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Tax tips for crypto investors

  • June 15 2021
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Tax tips for crypto investors

By Fergus Halliday
June 15 2021

If you’ve invested in the sharemarket before, you’re probably going to find the tax implications of cryptocurrencies like bitcoin to be a little familiar.

Tax tips for crypto investors

Tax tips for crypto investors

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  • June 15 2021
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If you’ve invested in the sharemarket before, you’re probably going to find the tax implications of cryptocurrencies like bitcoin to be a little familiar.

Tax tips for crypto investors

As the price of bitcoin rose (and then fell) over the last 12 months, it’s become more and more common for mainstream investors to try and cash in on the cryptocurrency craze.

The growing popularity of the blockchain-based asset class hasn’t escaped the notice of the Australian Taxation Office (ATO).

Back in May, Assistant Commissioner Tim Loh said the ATO is “alarmed that some taxpayers think that the anonymity of cryptocurrencies provides a licence to ignore their tax obligations”.

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“While it appears that cryptocurrency operates in an anonymous digital world, we closely track where it interacts with the real world through data from banks, financial institutions and cryptocurrency online exchanges to follow the money back to the taxpayer,” Mr Loh said. 

Speaking to nestegg, CPA Australia tax expert Elinor Kasapidis had several tips for crypto investors ahead of tax time. 

“Cryptocurrency is fast becoming a non-traditional alternative to shares and property. Almost one in five Australians invest in cryptocurrencies. What they may not realise is that their crypto gains and losses are subject to capital gains tax rules,” she said.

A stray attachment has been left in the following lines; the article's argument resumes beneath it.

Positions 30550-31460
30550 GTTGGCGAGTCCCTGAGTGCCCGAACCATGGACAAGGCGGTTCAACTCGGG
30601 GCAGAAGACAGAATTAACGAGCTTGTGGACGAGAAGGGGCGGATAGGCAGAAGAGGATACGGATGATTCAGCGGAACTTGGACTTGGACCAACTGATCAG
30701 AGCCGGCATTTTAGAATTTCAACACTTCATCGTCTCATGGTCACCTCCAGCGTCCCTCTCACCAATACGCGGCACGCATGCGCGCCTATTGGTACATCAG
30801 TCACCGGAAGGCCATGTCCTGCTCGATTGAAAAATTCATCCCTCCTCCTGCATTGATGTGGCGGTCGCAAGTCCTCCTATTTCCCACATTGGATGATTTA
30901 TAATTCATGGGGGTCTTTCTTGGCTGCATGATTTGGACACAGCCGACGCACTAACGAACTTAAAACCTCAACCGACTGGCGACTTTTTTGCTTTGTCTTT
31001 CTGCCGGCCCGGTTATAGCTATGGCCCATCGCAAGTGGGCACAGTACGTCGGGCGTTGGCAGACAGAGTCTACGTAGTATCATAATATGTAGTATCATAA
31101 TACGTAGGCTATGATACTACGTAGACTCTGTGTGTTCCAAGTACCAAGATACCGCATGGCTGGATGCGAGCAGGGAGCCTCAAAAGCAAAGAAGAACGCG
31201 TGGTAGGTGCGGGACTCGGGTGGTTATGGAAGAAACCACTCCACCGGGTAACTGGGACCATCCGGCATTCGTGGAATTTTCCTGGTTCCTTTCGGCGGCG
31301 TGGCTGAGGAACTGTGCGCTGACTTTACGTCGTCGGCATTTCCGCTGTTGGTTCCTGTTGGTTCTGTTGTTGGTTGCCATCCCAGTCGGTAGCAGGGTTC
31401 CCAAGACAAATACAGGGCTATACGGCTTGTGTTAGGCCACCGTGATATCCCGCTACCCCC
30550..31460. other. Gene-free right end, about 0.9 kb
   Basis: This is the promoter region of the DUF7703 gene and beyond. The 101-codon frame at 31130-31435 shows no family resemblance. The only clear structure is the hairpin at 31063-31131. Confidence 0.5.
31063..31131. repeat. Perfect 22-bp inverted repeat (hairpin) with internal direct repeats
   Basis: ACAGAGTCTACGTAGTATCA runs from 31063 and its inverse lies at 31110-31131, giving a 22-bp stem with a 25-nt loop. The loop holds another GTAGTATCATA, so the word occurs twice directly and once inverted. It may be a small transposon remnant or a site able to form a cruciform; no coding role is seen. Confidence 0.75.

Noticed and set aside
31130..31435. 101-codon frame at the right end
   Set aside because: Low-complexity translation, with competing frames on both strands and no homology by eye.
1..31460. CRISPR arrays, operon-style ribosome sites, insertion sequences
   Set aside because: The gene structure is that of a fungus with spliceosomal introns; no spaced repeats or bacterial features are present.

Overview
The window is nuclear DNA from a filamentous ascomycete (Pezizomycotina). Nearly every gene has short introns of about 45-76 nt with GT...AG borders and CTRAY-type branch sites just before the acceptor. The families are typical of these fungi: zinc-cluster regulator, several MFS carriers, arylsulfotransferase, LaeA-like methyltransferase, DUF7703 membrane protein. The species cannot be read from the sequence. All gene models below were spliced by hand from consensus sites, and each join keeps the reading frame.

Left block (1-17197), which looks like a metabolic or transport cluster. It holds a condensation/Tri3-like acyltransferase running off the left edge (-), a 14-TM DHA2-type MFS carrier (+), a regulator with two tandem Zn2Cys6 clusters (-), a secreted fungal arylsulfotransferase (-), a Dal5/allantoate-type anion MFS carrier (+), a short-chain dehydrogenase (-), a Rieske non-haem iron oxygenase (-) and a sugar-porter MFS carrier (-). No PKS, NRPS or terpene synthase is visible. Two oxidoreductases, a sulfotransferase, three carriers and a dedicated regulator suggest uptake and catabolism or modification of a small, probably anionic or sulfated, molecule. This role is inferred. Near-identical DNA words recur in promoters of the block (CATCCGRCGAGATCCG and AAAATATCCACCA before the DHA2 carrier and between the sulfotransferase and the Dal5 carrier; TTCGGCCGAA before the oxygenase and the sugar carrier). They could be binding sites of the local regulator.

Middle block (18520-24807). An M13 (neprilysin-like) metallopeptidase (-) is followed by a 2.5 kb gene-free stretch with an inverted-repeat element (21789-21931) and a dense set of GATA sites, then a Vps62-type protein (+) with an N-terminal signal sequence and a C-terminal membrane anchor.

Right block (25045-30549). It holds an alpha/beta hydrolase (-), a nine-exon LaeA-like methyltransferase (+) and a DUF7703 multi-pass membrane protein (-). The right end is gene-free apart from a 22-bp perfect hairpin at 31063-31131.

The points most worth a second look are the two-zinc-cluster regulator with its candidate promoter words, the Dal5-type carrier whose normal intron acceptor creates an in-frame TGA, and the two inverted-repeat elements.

Ms Kasapidis reminded crypto investors that “if you’ve acquired or disposed of cryptocurrency in the 2020-21 income year, you need to report this activity in your tax return”.

However, “like investment losses from shares or property, cryptocurrency losses are deductible against your other income”.

She cautioned against trying to sneak any crypto-related capital gains past the Tax Office, noting that “the ATO receives transaction data from digital exchanges and data-matches information about cryptocurrency trades with investors’ tax returns. If they detect an inconsistency, you can expect to hear from them.”

As with other sorts of investing, Ms Kasapidis admitted that “the crypto tax rules can be complicated”.

“Special rules apply if you exchange one cryptocurrency for another cryptocurrency and for chain splits, staking rewards and airdrops.”

The same goes for businesses that deal in large volumes of cryptocurrency or use it to pay employees. 

As per the ATO, employers are able to pay employees in cryptocurrency rather than Australian dollars so long as a valid salary sacrifice arrangement is in place.

Any cryptocurrency acquired in this way is considered to be a fringe benefit by the ATO and subject to the provisions of the existing legislation.

However, in an academic paper titled The regulation of cryptocurrency to remunerate employees in Australia, Griffith University’s Dr Craig Cameron found that “crypto remuneration of employees, as opposed to remuneration with money wages, may have unintended and potentially unfair consequences for the employee”.

This legal uncertainty around crypto remuneration even extends to super, with Dr Cameron noting that “it appears that the calculation of superannuation entitlements is based on the interpretation of crypto remuneration for PAYG tax purposes”.

“If you’re a crypto investor, we strongly advise you see a CPA for help with your tax,” Ms Kasapidis said. 

Tax tips for crypto investors
Tax tips for crypto investors
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About the author

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Fergus is a journalist for Momentum Media's nestegg and Smart Property Investment. He likes to write about money, markets, how innovation is changing the financial landscape and how younger consumers can achieve their goals in unpredictable times. 

About the author

author image
Fergus Halliday

Fergus is a journalist for Momentum Media's nestegg and Smart Property Investment. He likes to write about money, markets, how innovation is changing the financial landscape and how younger consumers can achieve their goals in unpredictable times. 

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